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Categorisation in Long-Term Memory

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Introduction

Categorisation in Long-Term Memory Introduction Atkinson and Shiffrin (1968) designed the multi-store model of memory suggesting that we have three different memory stores and that information must be rehearsed and encoded to move through each stage, the long-term memory having the largest capacity and where memory is coded semantically. This supports that there is in fact a short-term memory and a long-term memory. The study I have chosen is based on memory from the cognitive approach to psychology. Content that is stored in our long-term memory should be well arranged so that it can be retrieved easily. Without organising material, information in the brain would be less accessible to recall. Items in the long-term memory must be grouped together according to their meanings or recovering that information would be very difficult. Support for this are in the paragraphs below. Studies which involve free recall allow participants to recall material in any order they wish. By doing this you can see how much material is actually grouped by its meaning in the long-term memory. Bower et al (1969) showed 2 groups a list of the same 112 words. The first group had the words organised in a hierarchy and were able to remember 65% of the words listed. ...read more.

Middle

10 participants in control group and 10 in experimental group. 5. Then first the control group was brought into a room that was available. 6. A list of disorganized words was placed in front of them for 30 seconds and then taken out of sight again. 7. Within 3 minutes the participants were to recall as many words as they could. 8. This was repeated with the next 10 participants in an experiment with an organized list of categorized words (condition 2). 9. Once the results were obtained I record how many words each participant recalled and tallied how many people recalled how many words. To see the words used in the study, go to appendix 2 Controls: By using independent designs, some extraneous variables were controlled. Order effects were prevented since different participants were allocated in different conditions. Having clear and concise standardised instructions reduced confusion. The procedures were standardised to reduce any experimenter effects. The room was kept in a constant temperature to reduce it from possibly affecting participant's memory. Students were ranged from 13-14 years old. Other noise from outside the room may have distorted the results and therefore all windows and doors were closed so that as little noise as possible was allowed into the room. A consent letter is enclosed at the back of this coursework. ...read more.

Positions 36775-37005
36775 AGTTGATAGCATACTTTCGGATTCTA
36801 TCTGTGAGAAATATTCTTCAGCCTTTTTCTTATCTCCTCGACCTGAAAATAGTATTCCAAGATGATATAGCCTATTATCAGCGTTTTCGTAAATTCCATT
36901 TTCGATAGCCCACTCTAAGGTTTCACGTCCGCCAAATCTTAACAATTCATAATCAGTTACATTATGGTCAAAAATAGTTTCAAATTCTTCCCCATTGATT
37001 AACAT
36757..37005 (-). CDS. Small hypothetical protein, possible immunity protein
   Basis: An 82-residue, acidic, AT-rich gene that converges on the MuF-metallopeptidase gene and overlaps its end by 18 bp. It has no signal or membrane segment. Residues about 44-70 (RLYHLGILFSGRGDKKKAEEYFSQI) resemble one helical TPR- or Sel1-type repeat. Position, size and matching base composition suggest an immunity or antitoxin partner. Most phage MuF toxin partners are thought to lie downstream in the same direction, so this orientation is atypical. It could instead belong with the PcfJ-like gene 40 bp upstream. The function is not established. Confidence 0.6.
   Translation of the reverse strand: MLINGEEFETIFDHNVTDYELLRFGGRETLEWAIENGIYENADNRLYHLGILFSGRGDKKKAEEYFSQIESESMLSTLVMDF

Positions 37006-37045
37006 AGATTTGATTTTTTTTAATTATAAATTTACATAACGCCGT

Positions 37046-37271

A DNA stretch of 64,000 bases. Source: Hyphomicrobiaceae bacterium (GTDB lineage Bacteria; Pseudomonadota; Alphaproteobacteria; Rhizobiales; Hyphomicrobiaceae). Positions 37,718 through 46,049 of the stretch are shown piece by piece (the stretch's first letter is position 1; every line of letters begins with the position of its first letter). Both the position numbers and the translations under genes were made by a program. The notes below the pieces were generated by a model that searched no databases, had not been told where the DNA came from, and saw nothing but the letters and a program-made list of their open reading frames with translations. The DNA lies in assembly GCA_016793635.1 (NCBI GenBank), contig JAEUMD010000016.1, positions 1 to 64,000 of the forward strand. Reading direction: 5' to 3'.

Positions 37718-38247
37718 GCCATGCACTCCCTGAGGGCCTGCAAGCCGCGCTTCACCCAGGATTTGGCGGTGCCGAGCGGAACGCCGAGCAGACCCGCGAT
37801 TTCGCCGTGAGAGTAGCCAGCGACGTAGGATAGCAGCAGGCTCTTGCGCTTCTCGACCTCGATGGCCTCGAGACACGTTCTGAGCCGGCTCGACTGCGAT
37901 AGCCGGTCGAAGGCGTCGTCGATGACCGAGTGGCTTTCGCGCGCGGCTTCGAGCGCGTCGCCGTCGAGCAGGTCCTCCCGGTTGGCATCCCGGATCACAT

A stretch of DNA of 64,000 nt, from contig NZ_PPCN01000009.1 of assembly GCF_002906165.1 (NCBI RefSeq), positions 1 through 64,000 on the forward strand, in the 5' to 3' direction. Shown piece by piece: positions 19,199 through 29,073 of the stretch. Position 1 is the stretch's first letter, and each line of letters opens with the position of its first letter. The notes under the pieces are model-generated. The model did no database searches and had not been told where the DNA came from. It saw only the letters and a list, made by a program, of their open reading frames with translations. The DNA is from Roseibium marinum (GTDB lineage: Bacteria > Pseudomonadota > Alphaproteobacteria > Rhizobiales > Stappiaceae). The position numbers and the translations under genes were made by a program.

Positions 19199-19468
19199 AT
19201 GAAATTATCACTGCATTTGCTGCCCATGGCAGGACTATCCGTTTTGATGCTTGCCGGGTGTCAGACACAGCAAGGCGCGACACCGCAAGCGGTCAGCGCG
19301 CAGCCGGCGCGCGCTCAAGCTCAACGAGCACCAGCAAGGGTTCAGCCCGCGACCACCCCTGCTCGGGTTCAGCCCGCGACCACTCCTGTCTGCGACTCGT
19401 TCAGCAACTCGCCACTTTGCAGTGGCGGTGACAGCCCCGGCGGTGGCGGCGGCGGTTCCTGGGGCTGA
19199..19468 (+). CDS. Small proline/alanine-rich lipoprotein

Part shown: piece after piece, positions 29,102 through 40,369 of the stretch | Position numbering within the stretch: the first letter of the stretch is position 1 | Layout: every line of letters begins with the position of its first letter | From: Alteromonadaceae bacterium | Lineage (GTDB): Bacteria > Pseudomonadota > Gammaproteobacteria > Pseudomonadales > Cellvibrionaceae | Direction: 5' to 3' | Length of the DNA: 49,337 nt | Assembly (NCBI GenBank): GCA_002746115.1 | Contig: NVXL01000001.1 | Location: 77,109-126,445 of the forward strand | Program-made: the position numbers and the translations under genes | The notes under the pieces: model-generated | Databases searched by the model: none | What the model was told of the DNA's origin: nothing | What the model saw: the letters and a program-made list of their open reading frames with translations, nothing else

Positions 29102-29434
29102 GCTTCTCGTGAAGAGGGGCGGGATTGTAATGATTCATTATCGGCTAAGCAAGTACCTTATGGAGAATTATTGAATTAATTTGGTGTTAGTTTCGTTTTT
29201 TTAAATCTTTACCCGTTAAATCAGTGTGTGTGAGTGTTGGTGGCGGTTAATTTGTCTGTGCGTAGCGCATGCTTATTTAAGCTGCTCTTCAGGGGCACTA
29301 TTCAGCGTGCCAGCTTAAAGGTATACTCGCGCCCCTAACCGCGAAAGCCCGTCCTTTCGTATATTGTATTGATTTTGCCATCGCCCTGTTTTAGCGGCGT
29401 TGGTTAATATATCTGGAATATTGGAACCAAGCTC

Conclusion

Generalisation of findings Target population is the age and group of people an experimenter plans to generalise their findings on. In my experiment the target population was Island School students between the ages 13-14 years old. This was hard to generalise due to the sampling method. The method was biased because only students who were available and around at that time were asked to participate. This could be improved if a larger sample of students were used and not only people who were 'free' to participate. My experiment only involved 20 people, which was too little to generalise a school of 1500 students. It was hard to generalise beyond the target population, as there are individual differences, psychological differences and cultural differences between much of the population. In addition my sample was too small to generalise beyond target population. Applications of everyday life It was found that an organised list of categorized words would be more efficient to remember than a randomly placed list of words. This can be applied to everyday life, for example when teachers teach children they have to teach in a systematical order so it is easier to recall the majority of information. As for a high school there is a syllabus which is organized by categorising the same type of information together. This is the most efficient way for remembering information and recalling it for exams. ...read more.

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